Noting that resumption of talks between India and Pakistan does not mean that the two
sides are close to any breakthrough, a former Bush-era official has warned that the two neighbours might go to war again if there was any major terrorist attack in India emanating from Pakistan.
"Yes (India and Pakistan can go to war again). After Mumbai attacks, the Indian government came under enormous pressure to respond. Another attack could increase the pressure further," Evan A Feigenbaum, who served as the deputy assistant secretary of state for South Asia during the Bush administration.
Feigenbaum, who is currently senior fellow for East, Central and South Asia, in a blog posted on the Council on Foreign Relations, said India has carefully avoided blaming Pakistan for attacks two weeks ago in Pune, but political pressure will intensify in the event of a future attack.
"Indians are divided over the effectiveness of military options. Some argue that tough military measures contributed to subsequent breakthroughs in the backchannel negotiations. Others disagree," he said.
Feigenbaum said the February 25 talks between the foreign secretaries of the two countries is no mean achievement that New Delhi and Islamabad returned to the table.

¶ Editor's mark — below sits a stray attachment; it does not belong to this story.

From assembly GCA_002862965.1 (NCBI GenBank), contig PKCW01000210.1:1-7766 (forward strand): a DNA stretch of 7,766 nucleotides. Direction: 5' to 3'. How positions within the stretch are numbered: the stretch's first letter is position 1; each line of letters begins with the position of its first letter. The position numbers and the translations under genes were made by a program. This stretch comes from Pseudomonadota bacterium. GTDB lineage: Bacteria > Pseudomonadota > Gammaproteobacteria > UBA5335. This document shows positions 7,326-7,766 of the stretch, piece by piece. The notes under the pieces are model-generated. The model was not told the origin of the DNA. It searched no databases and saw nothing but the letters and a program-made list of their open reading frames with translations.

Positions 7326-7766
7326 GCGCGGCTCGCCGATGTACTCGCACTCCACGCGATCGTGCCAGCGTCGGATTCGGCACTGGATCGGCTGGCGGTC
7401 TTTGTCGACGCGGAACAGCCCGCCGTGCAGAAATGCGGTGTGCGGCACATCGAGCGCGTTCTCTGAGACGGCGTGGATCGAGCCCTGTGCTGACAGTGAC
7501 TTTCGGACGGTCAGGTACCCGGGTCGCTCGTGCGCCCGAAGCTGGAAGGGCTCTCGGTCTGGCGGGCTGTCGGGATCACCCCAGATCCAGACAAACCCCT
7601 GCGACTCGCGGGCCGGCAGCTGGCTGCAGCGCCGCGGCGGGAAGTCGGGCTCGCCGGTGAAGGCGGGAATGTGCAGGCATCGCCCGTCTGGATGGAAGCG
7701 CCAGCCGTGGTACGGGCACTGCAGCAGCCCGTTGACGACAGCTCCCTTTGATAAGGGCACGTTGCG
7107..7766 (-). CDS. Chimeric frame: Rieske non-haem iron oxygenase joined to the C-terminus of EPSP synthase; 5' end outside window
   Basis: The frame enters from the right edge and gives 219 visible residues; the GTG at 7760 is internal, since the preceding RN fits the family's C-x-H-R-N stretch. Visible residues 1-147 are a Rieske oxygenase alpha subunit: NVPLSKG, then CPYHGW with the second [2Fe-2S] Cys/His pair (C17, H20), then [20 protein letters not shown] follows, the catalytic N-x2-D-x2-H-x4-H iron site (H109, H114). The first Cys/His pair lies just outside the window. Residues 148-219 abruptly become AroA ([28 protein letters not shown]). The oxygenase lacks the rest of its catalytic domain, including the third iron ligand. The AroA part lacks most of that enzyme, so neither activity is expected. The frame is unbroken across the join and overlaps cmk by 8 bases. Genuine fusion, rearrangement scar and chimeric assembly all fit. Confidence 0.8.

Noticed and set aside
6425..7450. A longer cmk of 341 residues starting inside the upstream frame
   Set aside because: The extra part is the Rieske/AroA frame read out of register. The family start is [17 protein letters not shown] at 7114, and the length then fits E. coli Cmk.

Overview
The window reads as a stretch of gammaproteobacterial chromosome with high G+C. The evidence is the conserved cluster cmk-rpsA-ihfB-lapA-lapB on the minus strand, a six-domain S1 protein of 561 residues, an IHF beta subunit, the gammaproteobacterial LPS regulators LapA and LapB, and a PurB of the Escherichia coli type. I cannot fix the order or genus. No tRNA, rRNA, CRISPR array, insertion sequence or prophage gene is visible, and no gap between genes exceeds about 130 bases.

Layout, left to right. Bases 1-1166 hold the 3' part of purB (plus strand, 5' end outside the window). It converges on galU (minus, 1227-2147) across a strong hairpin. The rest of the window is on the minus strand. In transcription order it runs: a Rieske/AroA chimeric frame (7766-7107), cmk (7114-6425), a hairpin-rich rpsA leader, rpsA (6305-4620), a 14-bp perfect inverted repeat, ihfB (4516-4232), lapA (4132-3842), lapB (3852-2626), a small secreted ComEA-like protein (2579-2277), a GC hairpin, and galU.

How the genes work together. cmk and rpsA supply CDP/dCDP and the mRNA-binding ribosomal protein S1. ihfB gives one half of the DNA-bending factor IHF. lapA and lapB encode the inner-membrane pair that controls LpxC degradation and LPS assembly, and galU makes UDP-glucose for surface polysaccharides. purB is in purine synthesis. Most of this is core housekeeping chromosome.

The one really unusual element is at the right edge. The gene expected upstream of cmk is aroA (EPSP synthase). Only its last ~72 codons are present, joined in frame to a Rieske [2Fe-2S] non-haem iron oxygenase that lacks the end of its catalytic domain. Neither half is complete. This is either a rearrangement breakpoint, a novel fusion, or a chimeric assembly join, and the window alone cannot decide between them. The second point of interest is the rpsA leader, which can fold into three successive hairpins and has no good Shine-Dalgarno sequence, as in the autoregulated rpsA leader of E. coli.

"But today's discussion was about restoring contact, not making a breakthrough," he said.
Noting that the US is unlikely to have any role in bring peace between the two South Asian neighbours, he said clearly.
American interests are engaged by the possibility of war -- and tension reduction is in the US interest, he said.
"But third-party intervention is utterly unwelcome in India. It hasn't been especially conducive to breakthroughs in the past. Pakistan would certainly welcome greater US involvement, but India would reject an American role outright," he said.
"And a public US role narrows the political space available for Singh to maneuver: Any peace package seen to have been reached under US pressure would be dead on arrival in Indian politics. Barack Obama learned this lesson the hard way. As a candidate, he told Time's Joe Klein that he would appoint a US envoy to seek peace in Kashmir."As president, he quickly backed off after strenuous Indian objections. But some in his administration cling to the idea," Feigenbaum said.